2015 Saint-Paul, Haut-Medoc (Previously $20)

SKU #1332624 90 points James Suckling

 Very attractive cassis and blackberries with strong fruit focus lead to a palate that has succulent, gently grippy tannins and a blue-plum finish. Try from 2021.  (2/2018)

Jeb Dunnuck

 Coming from the northern part of the Médoc, past Saint-Estèphe, the 2015 Château Saint-Paul is a classic, old-school red with an herbal edge in its red and black currants, cigar smoke, cedar and even meaty bouquet. With medium-bodied richness, plenty of complexity, firm tannin and a silky profile on the palate, it should keep for a decade.  (11/2017)


 The 2015 Saint-Paul is bold, powerful and hearty, with terrific balance and more than enough depth to drink well for at least a few years. Grilled herbs, smoke, leather, licorice and tobacco are all pushed forward in this succulent, bold wine. The 2015 has turned out even better than I expected. Saint-Paul is 60% Merlot, 32% Cabernet Sauvignon, 6% Cabernet Franc and 2% Petit Verdot. Simon Blanchard is the consulting winemaker. (AG)  (2/2018)

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Staff Image By: Jacques Moreira | K&L Staff Member | Review Date: 7/9/2018 | Send Email
This wine really surprised me for its quality and complexity considering its price bracket. First of all it is a picture perfect Médoc, full of exotic spices, cedar and even a touch of leather. It does have griping tannins, as it should. Try with some lamb stew and a flavorful couscous.

Staff Image By: Steve Bearden | K&L Staff Member | Review Date: 5/3/2018 | Send Email
The less expensive wines from the great 2015 Bordeaux vintage are starting to arrive and this hearty and fruity bottle is a great example. The alluring aromas of ripe raspberries lead to a deeply fruited and substantial body of dark fruit and mineral. The substantial grip on the finish suggests cellaring for a few years but the plush and sweet fruit make this difficult to resist with hearty food.

Staff Image By: Gary Westby | K&L Staff Member | Review Date: 1/4/2018 | Send Email
This super value 2015 comes from just north of St. Estephe. It not only has the ripeness and power that make this vintage a wine critic favorite, but also the focus that will bring real pleasure at the table. These 2015's will be hard not to drink young, they have so much nice fruit and are incredibly open right now. I say buy some for now and some for later!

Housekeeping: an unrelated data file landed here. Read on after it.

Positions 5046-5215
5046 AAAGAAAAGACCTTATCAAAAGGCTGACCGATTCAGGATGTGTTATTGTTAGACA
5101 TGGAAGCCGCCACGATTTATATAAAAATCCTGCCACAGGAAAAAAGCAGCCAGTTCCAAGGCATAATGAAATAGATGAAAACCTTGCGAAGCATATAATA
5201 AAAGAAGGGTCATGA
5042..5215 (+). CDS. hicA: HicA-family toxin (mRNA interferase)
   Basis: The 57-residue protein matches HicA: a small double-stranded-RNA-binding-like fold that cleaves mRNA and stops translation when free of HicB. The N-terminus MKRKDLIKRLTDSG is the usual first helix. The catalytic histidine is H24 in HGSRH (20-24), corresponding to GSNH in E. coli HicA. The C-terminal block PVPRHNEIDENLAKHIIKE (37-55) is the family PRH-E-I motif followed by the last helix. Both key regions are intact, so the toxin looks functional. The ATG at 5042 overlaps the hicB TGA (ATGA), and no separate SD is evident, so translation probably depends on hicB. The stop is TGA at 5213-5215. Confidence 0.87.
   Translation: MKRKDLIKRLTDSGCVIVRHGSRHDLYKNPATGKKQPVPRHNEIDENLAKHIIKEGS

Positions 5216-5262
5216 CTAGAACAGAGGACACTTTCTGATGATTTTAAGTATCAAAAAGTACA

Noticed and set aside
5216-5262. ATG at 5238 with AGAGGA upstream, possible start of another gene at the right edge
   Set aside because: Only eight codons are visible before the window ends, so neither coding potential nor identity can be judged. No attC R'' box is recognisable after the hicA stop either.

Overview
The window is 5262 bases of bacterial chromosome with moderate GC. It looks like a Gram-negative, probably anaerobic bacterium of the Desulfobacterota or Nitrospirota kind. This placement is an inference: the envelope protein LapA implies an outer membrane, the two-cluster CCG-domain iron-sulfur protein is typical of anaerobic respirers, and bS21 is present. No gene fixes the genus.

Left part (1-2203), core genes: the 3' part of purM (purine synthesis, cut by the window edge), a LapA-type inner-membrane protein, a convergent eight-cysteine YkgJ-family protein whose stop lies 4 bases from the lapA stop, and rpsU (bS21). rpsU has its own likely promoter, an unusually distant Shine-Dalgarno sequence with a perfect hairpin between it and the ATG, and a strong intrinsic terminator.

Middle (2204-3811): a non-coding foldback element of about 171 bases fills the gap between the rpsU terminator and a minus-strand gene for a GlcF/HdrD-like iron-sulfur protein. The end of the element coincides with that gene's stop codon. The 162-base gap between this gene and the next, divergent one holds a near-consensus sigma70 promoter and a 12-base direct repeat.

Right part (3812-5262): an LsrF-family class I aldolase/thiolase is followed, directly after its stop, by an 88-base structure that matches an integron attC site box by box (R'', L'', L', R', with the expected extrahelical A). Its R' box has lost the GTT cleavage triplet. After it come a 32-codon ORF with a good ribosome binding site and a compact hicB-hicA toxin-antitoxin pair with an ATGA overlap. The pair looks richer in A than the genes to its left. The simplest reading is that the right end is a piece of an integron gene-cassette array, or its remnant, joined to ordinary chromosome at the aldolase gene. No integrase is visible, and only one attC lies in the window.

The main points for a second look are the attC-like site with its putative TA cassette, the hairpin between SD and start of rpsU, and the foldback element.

Drink from 2018 to 2030

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Cabernet Sauvignon and Blends

- Cabernet Sauvignon has come a long way from its role as a blending varietal, however dominant, in the wines of Bordeaux. Today it is the most planted red varietal in the world. Identified as a descendent of Cabernet Franc and Sauvignon Blanc, the late-ripening Cabernet Sauvignon needs to be planted in warmer climates to fully ripen. Its small berries can easily be identified for their distinctive blue color, thick skins and high tannins. And while the varietal has its own definitive characteristics: green pepper-like aromas and black currant flavors among them, it is perhaps most prized for its ability to convey terroir, vintage and winemaking. A relatively new varietal, Cabernet Sauvignon started making inroads into the wines of the Médoc and Graves in the late-18th century. Today it is also dominant in the up-and-coming Entre-Deux-Mers region of Bordeaux and can also be found in Southwest France. It is the companion varietal to Sangiovese in Italy's Super Tuscans and is planted all over Europe, stretching to lesser-known winegrowing regions like Russia and Lebanon. In the Americas Cabernet Sauvignon has found champions in every nook and cranny of California and among winemakers in Washington, where it complements plantings of Merlot. In South America, Cab thrives in Chile, but can also be found in smaller amounts in Argentina and even in Mexico.


- When it comes to wine, France stands alone. No other country can beat it in terms of quality and diversity. And while many of its Region, Bordeaux, Burgundy and Champagne most obviously, produce wine as rare, as sought-after and nearly as expensive as gold, there are just as many obscurities and values to be had from little known appellations throughout the country. To learn everything there is to know about French wine would take a lifetime. To understand and appreciate French wine, one only has to begin tasting them.